Franken to Resign From Senate

Dayton will appoint a temporary replacement.

Kimberly Railey
Add to Briefcase
See more stories about...
Kimberly Railey
Dec. 7, 2017, 11:59 a.m.

Sen. Al Franken (D) announced Thursday that he is resigning in the “coming weeks,” amid a series of sexual harassment allegations he is facing.

“This decision is not about me—it’s about the people of Minnesota,” Franken said in a Senate floor speech. “I may be resigning my seat, but I am not giving up my voice.”

Franken added that Minnesota deserves a senator who can serve the state’s needs with all “her” energy.

Also in his speech, Franken said he was “shocked” and “upset” when the allegations against him were revealed, maintaining that some are “simply not true.”

“Others I remember very differently,” he said.

NEXT STEPS. Lt. Gov. Tina Smith (D) is viewed as Gov. Mark Dayton’s (D) likely choice to replace Franken.

“Under that scenario, Smith would serve as a temporary replacement who would not run for the seat in a November 2018 special election.”

“If he taps Smith as a caretaker senator, Dayton would be giving the job to someone who apparently has no further political ambitions. … Dayton is being widely advised to select a woman, given the circumstances of Franken’s departure.”

Potential Democratic candidates include Reps. Keith Ellison (D-05), Betty McCollum (D-04), and Rick Nolan (D-08), as well as state Rep. Ilhan Omar (D). “Several current candidates for governor might also reconsider and run for Franken’s seat, including” Rep. Tim Walz (D-01) or St. Paul Mayor Chris Coleman (D). Attorney General Lori Swanson (D), also widely believed to be considering a run for governor, could run for the Senate instead.”

On the GOP side, former Sen. Norm Coleman (R), whom Franken narrowly defeated in 2008, could run. Reps. Tom Emmer (R-06) and Erik Paulsen (R-03) are other possibilities, as are state Senate Majority Leader Paul Gazelka (R) and state House Speaker Kurt Daudt (R). (Minneapolis Star Tribune)

Other names to watch on the Republican side include former Rep. Michele Bachmann (R-06) and former Gov. Tim Pawlenty (R). (CNN)

State Rep. Jim Newberger (R), who is currently challenging Sen. Amy Klobuchar (D), could also hop over to the race. And 2016 MN-08 nominee Stewart Mills (R) said he would “more than kick the tires” on a Senate bid if Franken steps down. (The Hill)

BEHIND THE SCENES. On Wednesday evening, Senate Minority Leader Chuck Schumer called on Franken to resign.

“Mr. Schumer quietly worked through the day to urge Mr. Franken to step aside. According to a person familiar with the conversations, Mr. Schumer called Mr. Franken before any of his fellow senators went public with their resignation calls and later met with Mr. Franken and his wife in Mr. Schumer’s Washington apartment.” (New York Times)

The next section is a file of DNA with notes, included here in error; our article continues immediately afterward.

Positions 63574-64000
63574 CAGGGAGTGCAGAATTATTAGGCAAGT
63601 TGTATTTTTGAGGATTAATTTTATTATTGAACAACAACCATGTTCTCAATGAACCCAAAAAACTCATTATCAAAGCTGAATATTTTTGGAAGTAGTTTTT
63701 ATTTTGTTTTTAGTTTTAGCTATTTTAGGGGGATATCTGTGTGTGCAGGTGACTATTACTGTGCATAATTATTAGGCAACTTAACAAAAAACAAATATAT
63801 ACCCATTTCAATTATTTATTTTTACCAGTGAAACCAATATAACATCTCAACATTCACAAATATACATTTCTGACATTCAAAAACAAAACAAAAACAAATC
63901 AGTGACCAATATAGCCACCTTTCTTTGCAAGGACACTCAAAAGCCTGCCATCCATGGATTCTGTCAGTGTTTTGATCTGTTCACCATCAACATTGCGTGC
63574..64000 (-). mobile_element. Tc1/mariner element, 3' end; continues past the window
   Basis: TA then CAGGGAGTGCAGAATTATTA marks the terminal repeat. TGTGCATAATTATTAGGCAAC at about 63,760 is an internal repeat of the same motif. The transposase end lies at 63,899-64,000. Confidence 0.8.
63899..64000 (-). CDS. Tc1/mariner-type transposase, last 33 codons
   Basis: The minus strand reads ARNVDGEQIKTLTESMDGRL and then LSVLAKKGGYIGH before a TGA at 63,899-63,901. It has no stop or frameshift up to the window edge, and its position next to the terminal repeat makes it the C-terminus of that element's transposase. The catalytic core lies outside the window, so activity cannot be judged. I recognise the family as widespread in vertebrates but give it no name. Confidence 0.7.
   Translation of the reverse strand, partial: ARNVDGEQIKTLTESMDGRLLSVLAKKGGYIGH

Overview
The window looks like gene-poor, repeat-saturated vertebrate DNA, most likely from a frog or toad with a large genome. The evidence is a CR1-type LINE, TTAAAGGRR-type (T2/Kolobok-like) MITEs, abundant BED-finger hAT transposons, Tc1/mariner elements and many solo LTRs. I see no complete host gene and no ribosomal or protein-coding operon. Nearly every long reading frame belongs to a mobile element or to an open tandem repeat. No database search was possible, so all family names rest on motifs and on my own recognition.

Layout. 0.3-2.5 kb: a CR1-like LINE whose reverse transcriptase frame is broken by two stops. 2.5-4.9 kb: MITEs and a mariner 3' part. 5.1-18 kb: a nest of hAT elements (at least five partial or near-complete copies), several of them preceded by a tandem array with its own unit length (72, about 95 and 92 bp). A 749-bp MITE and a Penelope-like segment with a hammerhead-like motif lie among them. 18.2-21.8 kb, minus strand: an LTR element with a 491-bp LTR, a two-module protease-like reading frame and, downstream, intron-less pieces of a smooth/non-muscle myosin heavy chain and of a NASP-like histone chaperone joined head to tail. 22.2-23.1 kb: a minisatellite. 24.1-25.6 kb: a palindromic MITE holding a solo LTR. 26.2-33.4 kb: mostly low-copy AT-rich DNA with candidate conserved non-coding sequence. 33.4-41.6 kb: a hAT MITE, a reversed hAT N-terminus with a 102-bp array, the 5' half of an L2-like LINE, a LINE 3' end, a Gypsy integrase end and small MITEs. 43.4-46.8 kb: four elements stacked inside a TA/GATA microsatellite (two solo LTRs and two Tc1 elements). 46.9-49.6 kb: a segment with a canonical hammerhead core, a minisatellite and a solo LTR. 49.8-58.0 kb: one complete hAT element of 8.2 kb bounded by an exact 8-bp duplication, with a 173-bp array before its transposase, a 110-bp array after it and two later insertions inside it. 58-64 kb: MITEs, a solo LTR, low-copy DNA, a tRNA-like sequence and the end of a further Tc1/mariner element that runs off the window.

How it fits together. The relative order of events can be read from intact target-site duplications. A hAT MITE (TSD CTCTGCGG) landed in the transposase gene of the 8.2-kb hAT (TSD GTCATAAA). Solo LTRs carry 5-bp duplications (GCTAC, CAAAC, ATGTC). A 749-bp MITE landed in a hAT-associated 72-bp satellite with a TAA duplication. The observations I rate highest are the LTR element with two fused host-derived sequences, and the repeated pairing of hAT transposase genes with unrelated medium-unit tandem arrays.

“Some of the senators said that they decided to act Wednesday morning after Politico reported that a former Democratic congressional aide alleged that Franken tried to forcibly kiss her after a taping of his radio show in 2006, before he became senator.”

“I think it’s just been building,” Sen. Debbie Stabenow (D-MI) said. “I think having another woman come forward just emphasizes how serious this is.” (National Journal)

What We're Following See More »
Trump Says He Signed Order Recommending Ban on Bump Stocks
14 minutes ago
Sessions Forms Cyber Task Force
53 minutes ago
NCAA Strips Louisville of Basketball Championship
1 hours ago

The N.C.A.A. "upheld penalties against Louisville’s men’s basketball program related to a sex scandal involving players, recruits and prostitutes, and ordered the university to forfeit dozens of victories, including its 2013 national championship." Andre McGee, a former Louisville player serving on the basketball staff in 2013, solicited an escort service that he used to entertain recruits in an on-campus dormitory. Louisville officials called the decision "wrong." It is the first time the N.C.A.A. has stripped a program of the national championship.

Hiring of Deportation Officers Drops Under Trump
4 hours ago

"The Trump administration is failing to hire law enforcement personnel to enforce immigration laws despite a significant push to do so, according to new Homeland Security Department documents. The hiring of new deportation officers at Immigration and Customs Enforcement dropped in half to just 371 total in 2017, according to information provided to potential vendors for a contract to help ICE boost hiring."

Mueller Indicts Attorney for Making False Statements About Gates
6 hours ago

Welcome to National Journal!

You are currently accessing National Journal from IP access. Please login to access this feature. If you have any questions, please contact your Dedicated Advisor.